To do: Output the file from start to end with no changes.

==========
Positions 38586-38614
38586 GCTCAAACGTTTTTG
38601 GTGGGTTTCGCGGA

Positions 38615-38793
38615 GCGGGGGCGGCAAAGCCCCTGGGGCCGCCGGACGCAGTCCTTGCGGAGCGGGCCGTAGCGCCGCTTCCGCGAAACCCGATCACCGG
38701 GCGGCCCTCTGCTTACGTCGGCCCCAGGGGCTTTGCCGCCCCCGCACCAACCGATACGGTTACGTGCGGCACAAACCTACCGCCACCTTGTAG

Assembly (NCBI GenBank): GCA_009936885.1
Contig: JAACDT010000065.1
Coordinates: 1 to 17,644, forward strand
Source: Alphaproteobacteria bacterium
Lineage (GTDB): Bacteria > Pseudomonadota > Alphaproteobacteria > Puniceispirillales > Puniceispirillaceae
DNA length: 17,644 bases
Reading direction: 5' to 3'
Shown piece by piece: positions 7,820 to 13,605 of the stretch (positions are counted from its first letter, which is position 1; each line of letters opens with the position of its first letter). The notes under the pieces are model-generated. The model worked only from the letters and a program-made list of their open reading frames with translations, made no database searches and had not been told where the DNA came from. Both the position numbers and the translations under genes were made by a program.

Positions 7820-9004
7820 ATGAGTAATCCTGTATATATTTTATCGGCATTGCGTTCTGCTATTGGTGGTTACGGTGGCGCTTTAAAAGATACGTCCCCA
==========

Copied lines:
Positions 38586-38614
38586 GCTCAAACGTTTTTG
38601 GTGGGTTTCGCGGA

Positions 38615-38793
38615 GCGGGGGCGGCAAAGCCCCTGGGGCCGCCGGACGCAGTCCTTGCGGAGCGGGCCGTAGCGCCGCTTCCGCGAAACCCGATCACCGG
38701 GCGGCCCTCTGCTTACGTCGGCCCCAGGGGCTTTGCCGCCCCCGCACCAACCGATACGGTTACGTGCGGCACAAACCTACCGCCACCTTGTAG

Assembly (NCBI GenBank): GCA_009936885.1
Contig: JAACDT010000065.1
Coordinates: 1 to 17,644, forward strand
Source: Alphaproteobacteria bacterium
Lineage (GTDB): Bacteria > Pseudomonadota > Alphaproteobacteria > Puniceispirillales > Puniceispirillaceae
DNA length: 17,644 bases
Reading direction: 5' to 3'
Shown piece by piece: positions 7,820 to 13,605 of the stretch (positions are counted from its first letter, which is position 1; each line of letters opens with the position of its first letter). The notes under the pieces are model-generated. The model worked only from the letters and a program-made list of their open reading frames with translations, made no database searches and had not been told where the DNA came from. Both the position numbers and the translations under genes were made by a program.

Positions 7820-9004
7820 ATGAGTAATCCTGTATATATTTTATCGGCATTGCGTTCTGCTATTGGTGGTTACGGTGGCGCTTTAAAAGATACGTCCCCA